Athens Clarke County Police Chief Scott Freeman hit the deck, face down on the floor of the stage in front of hundreds of kids and their parents. Step by step, the kids in the crowd, mostly young black men, hollered instructions: “Put your hands palm-down on the ground!” “Legs straight!” “Feet flexed!” “Now PUSH!” “Push again!” “One…Two…Three!” Following the children’s instructions step by step, the Chief began doing push-ups for the crowd.
Was this a scene from some youth’s benign payback-for-the-police dream in a Black vs. Blue Lives Matter world? Quite the opposite. It was a highlight of 2016’s Chess & Community Conference, with Four Athens director Jim Flannery leading the crowd in coaching Chief Freeman — one painstaking movement at a time — to do push-ups, all part of a demonstration of how easy it is to write computer code. After all, if you can teach a police chief to work those arms, you can teach a computer to run the program you’ve dreamed up.
With Chess & Community’s 2017 Conference fast approaching (January 7 on the 5th floor of UGA’s Tate Center, with doors at 10 a.m.), My Athens caught up with Executive Director Lemuel LaRoche (better known to some as Life the Griot) for a chat about how the Athens nonprofit is working “to bring this divided community together.”
“Chess & Community is a youth development organization that develops leaders in Athens,” LaRoche says. “This is a youth-led conference.”
My Athens is growing fast, and we need our team to grow with us! We’re seeking some new contributors for the spring, from video to commercial photography to writers. Check out the descriptions below!
Want to get involved but don’t quite fit within any of the descriptions below? Reach out to us anyway! Who knows — you could be the piece we didn’t even know we were missing. Contact Executive Director Rachel Bailey at Rachel@myathensis.com and tell us about yourself!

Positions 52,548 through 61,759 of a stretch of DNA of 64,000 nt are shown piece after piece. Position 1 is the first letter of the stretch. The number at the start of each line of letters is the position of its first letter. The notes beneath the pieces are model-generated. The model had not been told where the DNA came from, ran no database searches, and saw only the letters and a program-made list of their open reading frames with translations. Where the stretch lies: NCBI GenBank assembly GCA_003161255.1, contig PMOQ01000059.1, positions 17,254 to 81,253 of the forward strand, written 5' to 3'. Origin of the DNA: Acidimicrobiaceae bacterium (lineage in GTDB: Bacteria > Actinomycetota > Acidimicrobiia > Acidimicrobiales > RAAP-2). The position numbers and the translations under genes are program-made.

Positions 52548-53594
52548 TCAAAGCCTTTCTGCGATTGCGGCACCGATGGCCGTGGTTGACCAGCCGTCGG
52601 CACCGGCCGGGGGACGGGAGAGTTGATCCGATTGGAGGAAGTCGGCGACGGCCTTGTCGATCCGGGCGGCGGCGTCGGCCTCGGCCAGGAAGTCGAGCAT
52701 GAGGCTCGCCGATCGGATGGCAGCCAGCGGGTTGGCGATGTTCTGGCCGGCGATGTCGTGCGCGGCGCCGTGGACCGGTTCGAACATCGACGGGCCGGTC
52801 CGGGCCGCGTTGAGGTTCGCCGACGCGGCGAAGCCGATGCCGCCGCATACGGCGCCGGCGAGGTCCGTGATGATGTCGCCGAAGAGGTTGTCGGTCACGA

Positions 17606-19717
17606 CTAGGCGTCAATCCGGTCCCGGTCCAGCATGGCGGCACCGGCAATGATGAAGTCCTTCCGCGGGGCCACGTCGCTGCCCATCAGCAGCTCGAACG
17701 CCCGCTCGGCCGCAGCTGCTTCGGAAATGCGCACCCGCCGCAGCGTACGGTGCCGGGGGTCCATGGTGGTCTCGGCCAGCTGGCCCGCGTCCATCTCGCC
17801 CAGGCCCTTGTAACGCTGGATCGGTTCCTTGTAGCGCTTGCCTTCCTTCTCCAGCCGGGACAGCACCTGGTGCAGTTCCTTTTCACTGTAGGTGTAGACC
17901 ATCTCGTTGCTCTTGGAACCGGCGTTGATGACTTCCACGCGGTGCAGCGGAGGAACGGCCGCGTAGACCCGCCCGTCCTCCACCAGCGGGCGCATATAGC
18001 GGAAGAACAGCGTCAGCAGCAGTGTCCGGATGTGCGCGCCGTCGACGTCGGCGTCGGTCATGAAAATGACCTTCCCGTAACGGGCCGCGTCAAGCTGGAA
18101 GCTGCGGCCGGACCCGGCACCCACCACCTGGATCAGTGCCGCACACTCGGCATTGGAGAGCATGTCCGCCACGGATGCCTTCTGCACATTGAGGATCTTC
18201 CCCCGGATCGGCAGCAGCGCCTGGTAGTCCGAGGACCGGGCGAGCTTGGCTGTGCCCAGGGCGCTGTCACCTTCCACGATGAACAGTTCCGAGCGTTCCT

A friend of mine has always had these beautiful handmade bowls, mugs, and plates. They were simple, but you could feel their weight. They felt like someone put their heart into the grooves and divots. None were perfect, but they made every meal feel warmer, more filling. They made dinner more of an experience.
The Empty Bowls Project, a movement created by potters with the intention of eliminating hunger, aims to share that feeling by hosting events that marry the skill of potters with local Athens chefs and farmers to provide attendees a beautiful handmade bowl with a fantastic meal inside. More importantly, they aim to raise as much money as possible for organizations fighting to end hunger and support the rights of women, minority groups, refugees, undocumented immigrants, protestors and the environment.
On January 16th, Martin Luther King Day and the week of Inauguration, there’s going to be a regional Empty Bowls event at The Old Pal. All proceeds will benefit the Athens Immigrant Rights Coalition and the American Civil Liberties Union. They’re still accepting bowl donations from potters, provided that they are shipped to Athens by January 10th.
If you’re interested in more information, or you’d like to donate a bowl, please contact Erin at email@example.com! More information and links to purchase tickets are coming soon.
This is exactly what it looks like: awesome pictures of food we’ve written about this year. If something tickles your fancy, check out the wonderful photographers who took these stellar pictures through the articles they’re sourced from… and maybe grab some dinner after you’ve been lured into our delicious food trap!